Royal Dutch Shell has commenced production from the Mars B development through its deep-water platform in the Gulf of Mexico.
Shell claims that it is the first deep-water project in the Gulf to expand an existing oil and gas field with significant new infrastructure.
The deep-water platform drilling rig Olympus sits in approximately 945m of water.
Additional development drilling with the help of Olympus platform drilling rig and a floating drill rig will enable an estimated peak of 100,000 billion barrels of oil equivalent (boe) per day in 2016.
Combined future production from the company’s seventh, and largest, floating deep-water platform Olympus and the original Mars platform is expected to deliver an estimated resource base of one billion barrels of oil equivalent.
Shell Upstream Americas deep-water executive vice-president John Hollowell said: "With two large platforms now producing from the deep-water Mars field, this project demonstrates our deep-water project delivery and leadership.
"We safely completed construction and installation of the Olympus platform more than six months ahead of schedule, allowing us to begin production early from the development’s first well."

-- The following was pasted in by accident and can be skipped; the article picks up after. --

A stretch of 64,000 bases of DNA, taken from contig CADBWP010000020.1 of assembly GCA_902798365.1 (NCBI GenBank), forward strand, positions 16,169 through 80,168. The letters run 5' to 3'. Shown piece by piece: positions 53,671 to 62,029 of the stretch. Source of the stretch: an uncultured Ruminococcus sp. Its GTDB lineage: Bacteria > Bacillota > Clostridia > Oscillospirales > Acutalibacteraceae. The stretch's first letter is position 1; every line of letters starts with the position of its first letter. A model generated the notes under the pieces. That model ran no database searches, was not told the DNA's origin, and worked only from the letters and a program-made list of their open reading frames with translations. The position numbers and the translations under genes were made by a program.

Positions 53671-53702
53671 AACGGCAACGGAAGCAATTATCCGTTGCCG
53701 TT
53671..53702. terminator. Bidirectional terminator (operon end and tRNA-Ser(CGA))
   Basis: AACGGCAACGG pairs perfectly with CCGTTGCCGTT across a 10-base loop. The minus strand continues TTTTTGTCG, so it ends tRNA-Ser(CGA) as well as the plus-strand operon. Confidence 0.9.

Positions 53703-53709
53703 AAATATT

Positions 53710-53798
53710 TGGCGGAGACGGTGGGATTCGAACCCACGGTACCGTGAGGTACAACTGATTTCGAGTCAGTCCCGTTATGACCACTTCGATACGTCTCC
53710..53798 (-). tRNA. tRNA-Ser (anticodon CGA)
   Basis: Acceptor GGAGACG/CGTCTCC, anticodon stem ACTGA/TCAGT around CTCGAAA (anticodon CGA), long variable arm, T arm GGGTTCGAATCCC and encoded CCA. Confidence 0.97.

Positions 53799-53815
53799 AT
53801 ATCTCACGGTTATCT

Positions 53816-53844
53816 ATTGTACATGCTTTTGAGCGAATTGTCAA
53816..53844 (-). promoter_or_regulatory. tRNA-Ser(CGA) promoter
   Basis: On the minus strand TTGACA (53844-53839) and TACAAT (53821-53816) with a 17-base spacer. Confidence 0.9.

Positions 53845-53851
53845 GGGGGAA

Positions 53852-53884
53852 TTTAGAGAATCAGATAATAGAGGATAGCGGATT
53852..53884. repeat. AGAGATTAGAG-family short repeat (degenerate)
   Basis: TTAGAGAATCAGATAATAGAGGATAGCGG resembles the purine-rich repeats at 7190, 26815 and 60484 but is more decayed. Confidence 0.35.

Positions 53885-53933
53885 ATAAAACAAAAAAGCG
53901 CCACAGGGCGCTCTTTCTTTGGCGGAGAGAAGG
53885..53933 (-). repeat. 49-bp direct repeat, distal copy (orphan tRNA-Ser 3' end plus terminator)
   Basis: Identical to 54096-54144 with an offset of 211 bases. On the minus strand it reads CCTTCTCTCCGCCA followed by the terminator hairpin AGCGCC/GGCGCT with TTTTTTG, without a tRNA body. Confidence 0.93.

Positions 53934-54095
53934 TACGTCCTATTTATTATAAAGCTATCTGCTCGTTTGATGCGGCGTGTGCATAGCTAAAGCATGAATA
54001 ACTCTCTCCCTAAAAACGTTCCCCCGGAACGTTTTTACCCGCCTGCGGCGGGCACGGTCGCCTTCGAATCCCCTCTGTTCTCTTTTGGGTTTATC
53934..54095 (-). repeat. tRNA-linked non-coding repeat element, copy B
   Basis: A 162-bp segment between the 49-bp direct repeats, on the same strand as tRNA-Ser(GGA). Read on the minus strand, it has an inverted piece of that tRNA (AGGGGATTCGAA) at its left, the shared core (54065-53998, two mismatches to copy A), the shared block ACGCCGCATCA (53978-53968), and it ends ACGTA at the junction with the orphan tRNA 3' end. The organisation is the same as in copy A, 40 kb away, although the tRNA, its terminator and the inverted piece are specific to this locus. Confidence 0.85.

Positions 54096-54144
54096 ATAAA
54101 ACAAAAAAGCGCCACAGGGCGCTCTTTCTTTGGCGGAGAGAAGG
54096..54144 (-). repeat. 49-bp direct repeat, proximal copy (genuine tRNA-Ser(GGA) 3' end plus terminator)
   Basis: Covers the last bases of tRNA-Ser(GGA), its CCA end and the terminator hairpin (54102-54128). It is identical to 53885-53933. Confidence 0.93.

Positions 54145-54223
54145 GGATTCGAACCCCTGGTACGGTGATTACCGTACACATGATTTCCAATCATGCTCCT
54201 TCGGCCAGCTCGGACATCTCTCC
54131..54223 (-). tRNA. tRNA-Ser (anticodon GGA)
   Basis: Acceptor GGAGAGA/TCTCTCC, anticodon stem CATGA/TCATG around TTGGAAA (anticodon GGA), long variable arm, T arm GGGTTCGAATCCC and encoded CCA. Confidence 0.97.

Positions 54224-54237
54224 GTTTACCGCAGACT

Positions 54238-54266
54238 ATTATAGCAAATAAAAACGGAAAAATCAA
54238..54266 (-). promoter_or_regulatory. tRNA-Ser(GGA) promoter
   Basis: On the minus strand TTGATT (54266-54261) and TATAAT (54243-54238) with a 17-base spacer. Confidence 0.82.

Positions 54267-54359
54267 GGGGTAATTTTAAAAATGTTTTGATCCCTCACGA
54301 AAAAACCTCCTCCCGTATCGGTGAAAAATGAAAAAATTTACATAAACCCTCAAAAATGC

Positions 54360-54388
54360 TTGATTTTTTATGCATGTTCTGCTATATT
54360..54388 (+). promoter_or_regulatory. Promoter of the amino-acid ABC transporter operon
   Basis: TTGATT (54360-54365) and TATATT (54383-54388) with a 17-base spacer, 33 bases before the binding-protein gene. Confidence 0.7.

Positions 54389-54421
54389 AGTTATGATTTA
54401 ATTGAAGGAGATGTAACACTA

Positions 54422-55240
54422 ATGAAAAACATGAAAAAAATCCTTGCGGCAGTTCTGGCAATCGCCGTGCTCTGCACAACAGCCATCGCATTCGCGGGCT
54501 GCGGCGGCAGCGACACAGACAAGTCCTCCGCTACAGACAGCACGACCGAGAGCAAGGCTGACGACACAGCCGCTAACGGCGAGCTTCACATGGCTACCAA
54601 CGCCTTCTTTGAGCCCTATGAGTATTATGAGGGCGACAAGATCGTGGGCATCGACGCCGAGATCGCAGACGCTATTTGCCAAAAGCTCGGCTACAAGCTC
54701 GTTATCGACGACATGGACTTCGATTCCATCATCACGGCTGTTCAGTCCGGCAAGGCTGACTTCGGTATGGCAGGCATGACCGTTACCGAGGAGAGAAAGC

The Shell Mars B development in which Shell owns 71.5% and operator BP controls 28.5% includes subsea wells at the West Boreas and South Deimos fields.
In addition to the Olympus drilling and production platform, the development also includes export pipelines, and a shallow-water platform, located at West Delta 143, near the Louisiana coast.
In 2013, the Mars field produced an average exceeding 60,000boe per day.
Work on the 50,000boe per day Cardamom project in the Gulf of Mexico continues towards a production date in 2014, and work is in progress on the 50,000boe per day deep-water Stones development following the final investment decision in May 2013.
Image: Shell owns 71.5% in Mars B development. Photo: courtesy of Royal Dutch Shell plc.